OKMULGEE, Oklahoma – After many years of searching for something to lead to her ancestry, Muscogee (Creek) citizen Shawn Partridge located files that gave her a glimpse of her grandmother’s childhood.
Partridge, like many other Natives, grew up knowing very little about her family history.
Her grandmother Nora Watson died at the estimated age of 44, something Partridge had always been aware of but there were “huge gaps” in information.
Watson had six children; Partridge’s father was just nine years old at the time of her passing. The children were sent to Bacone Orphanage for some time before attending different local boarding schools throughout their childhood.
Apparently, the father of the children was very abusive to Watson. Partridge learned this just a few years after entering her career field and working for the MCN Family Violence Prevention Program.
Partridge said that at the time of adulthood, her father and three uncles had entered the military.
“They were disconnected from family,” she said.
While in the midst of her search trying to fill in those information gaps, Partridge recently discovered something that struck her.
“Having attended Haskell, an all-Indian university for an associate’s and going on to OU for a bachelor’s in Native American Studies I had heard throughout my educational career about Carlisle but never knew that my grandma had attended there until many years later,” Partridge said.
It was Partridge’s paternal aunt, in her old age at the time, who had mentioned to her that Watson had attended school at Carlisle Indian Boarding School about ten years ago. Upon hearing this information, it motivated Partridge to continue her search.
“My last aunt had been institutionalized from the time she was very young so she was not a source of information,” Partridge explained. “I found out the bulk of this information after my dad’s passing and my aunts and uncles. Though, I don’t think they would have had too much to offer with her (grandmother, Watson) passing at a young age.”
Partridge relied on Google for her search and she claimed it was the most helpful tool in leading her to specific Google Documents that had listed the names of children by tribes that had attended Carlisle that included the name of Nora Watson.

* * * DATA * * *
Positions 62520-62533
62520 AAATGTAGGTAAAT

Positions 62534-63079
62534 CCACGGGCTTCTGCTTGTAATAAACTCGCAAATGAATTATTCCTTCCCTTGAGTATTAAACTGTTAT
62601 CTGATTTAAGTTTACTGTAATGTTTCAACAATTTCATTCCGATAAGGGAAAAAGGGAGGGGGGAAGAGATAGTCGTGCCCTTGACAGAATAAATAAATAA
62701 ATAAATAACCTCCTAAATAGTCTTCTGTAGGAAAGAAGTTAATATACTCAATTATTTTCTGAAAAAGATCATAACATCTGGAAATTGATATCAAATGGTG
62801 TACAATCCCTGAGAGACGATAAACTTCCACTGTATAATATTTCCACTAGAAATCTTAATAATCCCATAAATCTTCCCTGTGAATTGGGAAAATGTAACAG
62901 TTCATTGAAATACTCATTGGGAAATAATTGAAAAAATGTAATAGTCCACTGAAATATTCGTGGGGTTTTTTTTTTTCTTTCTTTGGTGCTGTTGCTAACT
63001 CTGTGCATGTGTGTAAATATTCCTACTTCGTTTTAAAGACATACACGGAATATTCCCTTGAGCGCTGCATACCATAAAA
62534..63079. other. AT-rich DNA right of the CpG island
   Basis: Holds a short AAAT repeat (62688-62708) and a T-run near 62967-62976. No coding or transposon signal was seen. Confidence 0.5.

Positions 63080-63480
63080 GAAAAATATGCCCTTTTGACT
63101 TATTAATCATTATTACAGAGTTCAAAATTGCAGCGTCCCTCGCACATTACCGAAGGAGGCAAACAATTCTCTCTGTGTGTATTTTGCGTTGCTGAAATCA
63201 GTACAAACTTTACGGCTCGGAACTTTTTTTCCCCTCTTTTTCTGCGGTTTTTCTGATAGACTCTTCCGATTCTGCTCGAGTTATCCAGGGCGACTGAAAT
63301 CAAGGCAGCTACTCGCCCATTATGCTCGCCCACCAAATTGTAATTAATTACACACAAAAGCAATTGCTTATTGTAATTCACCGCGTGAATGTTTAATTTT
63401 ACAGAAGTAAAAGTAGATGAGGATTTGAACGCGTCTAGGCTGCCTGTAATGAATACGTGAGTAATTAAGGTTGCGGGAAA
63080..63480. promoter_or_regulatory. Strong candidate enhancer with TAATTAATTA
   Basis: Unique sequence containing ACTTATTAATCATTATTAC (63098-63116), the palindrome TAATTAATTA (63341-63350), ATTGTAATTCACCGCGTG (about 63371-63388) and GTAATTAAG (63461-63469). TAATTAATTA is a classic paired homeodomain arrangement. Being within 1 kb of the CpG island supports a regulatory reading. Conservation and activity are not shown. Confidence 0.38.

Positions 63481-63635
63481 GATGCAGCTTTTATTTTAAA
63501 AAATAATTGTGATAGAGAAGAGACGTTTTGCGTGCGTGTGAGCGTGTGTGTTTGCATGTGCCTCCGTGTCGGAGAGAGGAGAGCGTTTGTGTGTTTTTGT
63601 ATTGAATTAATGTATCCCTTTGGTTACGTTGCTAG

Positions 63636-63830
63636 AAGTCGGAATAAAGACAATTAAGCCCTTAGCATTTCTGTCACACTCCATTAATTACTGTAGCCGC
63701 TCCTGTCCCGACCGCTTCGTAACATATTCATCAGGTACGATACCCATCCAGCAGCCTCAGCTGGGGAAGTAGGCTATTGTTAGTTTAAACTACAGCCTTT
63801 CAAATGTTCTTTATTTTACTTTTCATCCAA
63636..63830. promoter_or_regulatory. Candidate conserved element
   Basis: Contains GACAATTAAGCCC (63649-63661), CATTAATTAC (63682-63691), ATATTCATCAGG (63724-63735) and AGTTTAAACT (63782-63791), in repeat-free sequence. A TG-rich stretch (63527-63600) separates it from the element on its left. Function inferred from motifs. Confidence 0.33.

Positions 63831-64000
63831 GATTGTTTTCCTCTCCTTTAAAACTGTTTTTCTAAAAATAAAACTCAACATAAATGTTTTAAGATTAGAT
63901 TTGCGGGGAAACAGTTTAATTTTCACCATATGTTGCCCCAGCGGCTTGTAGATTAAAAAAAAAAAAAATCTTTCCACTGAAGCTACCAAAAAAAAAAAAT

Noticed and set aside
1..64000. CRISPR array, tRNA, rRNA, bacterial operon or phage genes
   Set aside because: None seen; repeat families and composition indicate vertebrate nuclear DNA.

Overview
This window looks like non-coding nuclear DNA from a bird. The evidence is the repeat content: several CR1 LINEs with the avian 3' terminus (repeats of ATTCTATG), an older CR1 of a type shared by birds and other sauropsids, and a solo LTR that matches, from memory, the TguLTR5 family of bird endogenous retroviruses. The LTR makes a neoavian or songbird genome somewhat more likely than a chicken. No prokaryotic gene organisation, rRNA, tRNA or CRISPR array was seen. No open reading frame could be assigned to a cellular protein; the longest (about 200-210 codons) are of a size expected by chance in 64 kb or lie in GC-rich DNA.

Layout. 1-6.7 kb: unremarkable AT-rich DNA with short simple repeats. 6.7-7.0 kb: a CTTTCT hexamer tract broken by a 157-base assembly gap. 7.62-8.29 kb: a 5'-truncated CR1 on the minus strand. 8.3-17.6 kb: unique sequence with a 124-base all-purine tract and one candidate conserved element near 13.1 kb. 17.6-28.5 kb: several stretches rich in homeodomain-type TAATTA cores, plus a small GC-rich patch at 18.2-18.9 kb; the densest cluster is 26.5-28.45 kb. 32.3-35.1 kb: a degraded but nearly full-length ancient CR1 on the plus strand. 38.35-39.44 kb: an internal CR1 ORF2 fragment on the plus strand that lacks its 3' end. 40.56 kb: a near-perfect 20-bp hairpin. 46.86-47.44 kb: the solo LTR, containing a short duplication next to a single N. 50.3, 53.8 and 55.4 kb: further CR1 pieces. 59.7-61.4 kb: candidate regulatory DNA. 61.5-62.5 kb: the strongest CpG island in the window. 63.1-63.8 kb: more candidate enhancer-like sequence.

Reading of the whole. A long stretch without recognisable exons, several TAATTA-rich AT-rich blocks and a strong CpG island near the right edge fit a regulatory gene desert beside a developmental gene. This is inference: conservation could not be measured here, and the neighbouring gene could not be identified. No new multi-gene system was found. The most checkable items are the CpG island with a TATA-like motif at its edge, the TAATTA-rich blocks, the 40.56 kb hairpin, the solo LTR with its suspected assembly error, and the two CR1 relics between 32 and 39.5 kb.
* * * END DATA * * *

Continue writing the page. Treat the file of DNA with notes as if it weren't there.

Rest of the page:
This new finding led Partridge to the Carlisle Indian School Resource Center where she found digital archived school documents pertaining to her grandmother.
“It seems like more information and records available since my initial search,” Partridge said. “It does help give a glimpse of what her life may have been like, even just those couple of years and how that potentially impacted the rest of her life.”
Though discoveries have been made during her search, it poses different questions in Partridges’ mind.
Watson was born on June 1, 1901 according to digital records. She was admitted in to Carlisle on Sept. 6, 1915 by her guardian referred to in documents as G. J. Fuller.
According to Partridge, this man was of no relation to Watson or the family. Records state that Watson’s parents were deceased at the time of her admittance in the boarding school.
Apparently Fuller was a pharmacist in Eufaula, OK during this time. Partridge claimed her grandmother was from the Dustin area.
“I just start to think all kinds of different things,” she said. “About how she may have been taken advantage of and her being vulnerable.”
The search has brought out many emotions for Partridge, it has had moments of hard learning experiences along with developing thoughts that have been difficult.
“I know a variety of experiences have not only impacted their lives but generations,” Partridge said.
Archived letters from Watson to her guardian Fuller requesting to come home many times over her stay at Carlisle bring deep emotions out of Partridge.
“There is very clearly sadness, anger and a lot of things,” she said. “I can see it in my own family. In my dad and aunts and uncles, how the lack of nurturing, lack of consistent stable parenting impacted them not only as children but as adults and their ability to parent us as kids.”
Partridge stated this is an example historical or generational trauma, which is experienced and passed down in Native American families.
“I know I feel the way others feel when they look into this information,” Partridge said. “I am learning to heal from this not only for me but for my family and my son.”
Partridge encourages citizens to look into these databases that are available and have conversations with living family members.
“These things are not easy to talk about,” she said. “I wish I had known sooner so I could have had the opportunity to have these conversations with family before they were gone.”
Unfortunately, Partridge has no information about her grandmother before her attendance at Carlisle.
Information about the Carlisle Indian Boarding School can be accessed at: https://carlisleindianschoolproject.com/.